NEW CASTLE — New Castle County is moving toward an electric future, passing code amendments Tuesday that relate to residential construction, electric vehicles and charging infrastructure.
County Councilwoman Dee Durham introduced the ordinance, which she said council has been working on since December. It passed by a 9-1 vote, with three absent.
“What it would do is require new homes to already have the conduit in place so that you could more easily and less expensively set up an (electric vehicle)-charging station in your home,” she said.
She added that the amendment’s passage is not as big a step as she was hoping for, due to state electrical code restrictions, but that county officials are working with Sen. Sarah McBride, D-Wilmington, on a corresponding ordinance at the state level.
“We wanted to actually have the wiring in place (when homes are constructed),” Councilwoman Durham said. “But this ordinance goes as far as we could regarding county code.”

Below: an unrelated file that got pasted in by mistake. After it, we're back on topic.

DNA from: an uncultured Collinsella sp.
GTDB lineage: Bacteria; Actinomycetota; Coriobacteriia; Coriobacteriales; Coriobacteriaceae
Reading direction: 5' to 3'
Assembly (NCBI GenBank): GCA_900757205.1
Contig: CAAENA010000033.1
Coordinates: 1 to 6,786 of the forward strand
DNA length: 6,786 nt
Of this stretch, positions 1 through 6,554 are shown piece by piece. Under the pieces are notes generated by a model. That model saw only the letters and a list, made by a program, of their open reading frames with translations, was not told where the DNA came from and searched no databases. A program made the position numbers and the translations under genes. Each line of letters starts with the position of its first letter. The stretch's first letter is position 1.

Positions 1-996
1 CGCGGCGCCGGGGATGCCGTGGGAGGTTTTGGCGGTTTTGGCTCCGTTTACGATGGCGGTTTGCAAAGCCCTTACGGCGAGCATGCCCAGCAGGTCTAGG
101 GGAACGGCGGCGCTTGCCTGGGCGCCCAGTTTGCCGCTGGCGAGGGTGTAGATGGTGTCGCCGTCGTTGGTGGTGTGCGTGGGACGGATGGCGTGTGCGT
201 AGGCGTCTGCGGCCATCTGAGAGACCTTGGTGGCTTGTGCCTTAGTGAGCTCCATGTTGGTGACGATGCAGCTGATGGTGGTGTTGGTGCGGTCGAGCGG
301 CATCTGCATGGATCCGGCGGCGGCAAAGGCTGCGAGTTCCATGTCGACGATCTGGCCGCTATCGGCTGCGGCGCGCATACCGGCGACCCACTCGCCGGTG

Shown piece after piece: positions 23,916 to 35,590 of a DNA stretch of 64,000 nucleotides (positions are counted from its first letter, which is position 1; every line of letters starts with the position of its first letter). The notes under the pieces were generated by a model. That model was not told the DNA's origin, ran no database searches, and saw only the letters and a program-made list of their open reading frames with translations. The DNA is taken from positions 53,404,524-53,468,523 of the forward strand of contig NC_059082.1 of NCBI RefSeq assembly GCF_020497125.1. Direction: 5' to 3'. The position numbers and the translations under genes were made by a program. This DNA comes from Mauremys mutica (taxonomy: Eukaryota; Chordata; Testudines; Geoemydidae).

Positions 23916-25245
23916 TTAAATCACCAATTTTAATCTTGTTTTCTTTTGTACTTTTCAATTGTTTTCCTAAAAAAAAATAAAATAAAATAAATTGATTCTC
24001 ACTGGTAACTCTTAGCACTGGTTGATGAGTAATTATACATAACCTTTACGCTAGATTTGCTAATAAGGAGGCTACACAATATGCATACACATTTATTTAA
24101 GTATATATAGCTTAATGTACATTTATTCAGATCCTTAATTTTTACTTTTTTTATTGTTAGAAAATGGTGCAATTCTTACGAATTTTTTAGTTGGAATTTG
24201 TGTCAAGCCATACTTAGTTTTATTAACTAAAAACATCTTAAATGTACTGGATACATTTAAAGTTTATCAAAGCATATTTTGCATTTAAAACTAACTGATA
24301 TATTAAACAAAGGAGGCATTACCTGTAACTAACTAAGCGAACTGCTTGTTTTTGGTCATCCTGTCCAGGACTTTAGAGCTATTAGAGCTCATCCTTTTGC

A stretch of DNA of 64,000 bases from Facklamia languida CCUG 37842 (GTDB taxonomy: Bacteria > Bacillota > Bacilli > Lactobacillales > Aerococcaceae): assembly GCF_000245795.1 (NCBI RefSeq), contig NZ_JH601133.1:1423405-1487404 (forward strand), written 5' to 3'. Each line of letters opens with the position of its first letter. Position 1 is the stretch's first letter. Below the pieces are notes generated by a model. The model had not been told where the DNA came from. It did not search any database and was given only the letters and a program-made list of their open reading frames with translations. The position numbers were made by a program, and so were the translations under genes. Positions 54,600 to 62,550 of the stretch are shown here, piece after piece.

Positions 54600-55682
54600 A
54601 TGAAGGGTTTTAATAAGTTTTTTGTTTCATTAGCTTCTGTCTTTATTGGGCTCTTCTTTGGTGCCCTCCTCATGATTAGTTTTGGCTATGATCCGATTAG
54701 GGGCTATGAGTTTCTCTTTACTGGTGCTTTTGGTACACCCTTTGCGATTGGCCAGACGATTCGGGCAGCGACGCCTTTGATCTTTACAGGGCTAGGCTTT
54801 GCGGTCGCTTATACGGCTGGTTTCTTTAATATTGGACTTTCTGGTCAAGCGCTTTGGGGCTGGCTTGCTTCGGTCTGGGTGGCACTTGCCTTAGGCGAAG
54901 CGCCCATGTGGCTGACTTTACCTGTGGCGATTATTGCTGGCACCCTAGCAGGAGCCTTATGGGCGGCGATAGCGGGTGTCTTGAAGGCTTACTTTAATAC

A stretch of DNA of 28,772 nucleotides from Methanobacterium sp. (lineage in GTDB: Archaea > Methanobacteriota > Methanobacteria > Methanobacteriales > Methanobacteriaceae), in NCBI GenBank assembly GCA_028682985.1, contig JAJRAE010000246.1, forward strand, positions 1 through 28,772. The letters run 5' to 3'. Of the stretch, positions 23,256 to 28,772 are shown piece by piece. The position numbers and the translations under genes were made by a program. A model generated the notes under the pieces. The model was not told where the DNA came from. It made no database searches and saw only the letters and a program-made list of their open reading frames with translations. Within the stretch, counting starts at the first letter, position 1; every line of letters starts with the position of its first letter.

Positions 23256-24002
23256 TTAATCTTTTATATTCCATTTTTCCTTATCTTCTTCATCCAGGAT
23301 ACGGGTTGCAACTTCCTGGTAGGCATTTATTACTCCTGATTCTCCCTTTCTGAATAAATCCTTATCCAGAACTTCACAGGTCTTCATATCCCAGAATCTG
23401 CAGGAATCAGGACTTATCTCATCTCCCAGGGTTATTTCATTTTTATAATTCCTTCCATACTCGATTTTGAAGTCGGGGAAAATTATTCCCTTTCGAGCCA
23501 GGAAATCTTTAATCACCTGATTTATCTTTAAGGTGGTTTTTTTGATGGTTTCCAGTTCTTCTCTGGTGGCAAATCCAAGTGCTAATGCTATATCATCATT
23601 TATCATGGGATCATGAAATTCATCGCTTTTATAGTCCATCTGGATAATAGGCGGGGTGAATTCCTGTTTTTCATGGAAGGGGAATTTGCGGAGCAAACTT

Construction documents submitted with an application for a permit will now be required to include the location of electric vehicle supply equipment, as well as EV-capable, EV-ready and EV-installed parking spaces.
Also under the new rules, with building permits for Group R-2 residential occupancies (sleeping units of more than two dwellings, where occupants are primarily permanent in nature), at least 50% of parking spaces provided must be EV-capable.
In one- and two-family dwellings, builders must include an electrical panel in the garage or provide at least one dedicated EV-capable space.
The changes go into effect for building permits being applied for on or after Jan. 1, 2022.
The ordinance garnered several public comments, including from Rich Hall, the county’s land-use general manager.
“I think we’re now at a place where we’re supportive and looking forward to moving forward,” he said.
Peggy Schultz, land-use and transportation chair for the League of Women Voters of New Castle County, also voiced her support of the ordinance, saying it will help achieve President Joe Biden’s emission-reduction goals. In August, President Biden announced his hope that at least 50% of all new-vehicle sales will be electric by 2030.
Additionally, the U.S. Senate recently passed the Infrastructure Investment and Jobs Act, which will provide $7.5 billion to build a half-million charging stations in public spaces, in an effort to make recharging easier.
“We need to use every possible means at our disposal to curb climate change and get our air back to a breathable standard,” Ms. Schultz said. “We’re running out of time to get this right.”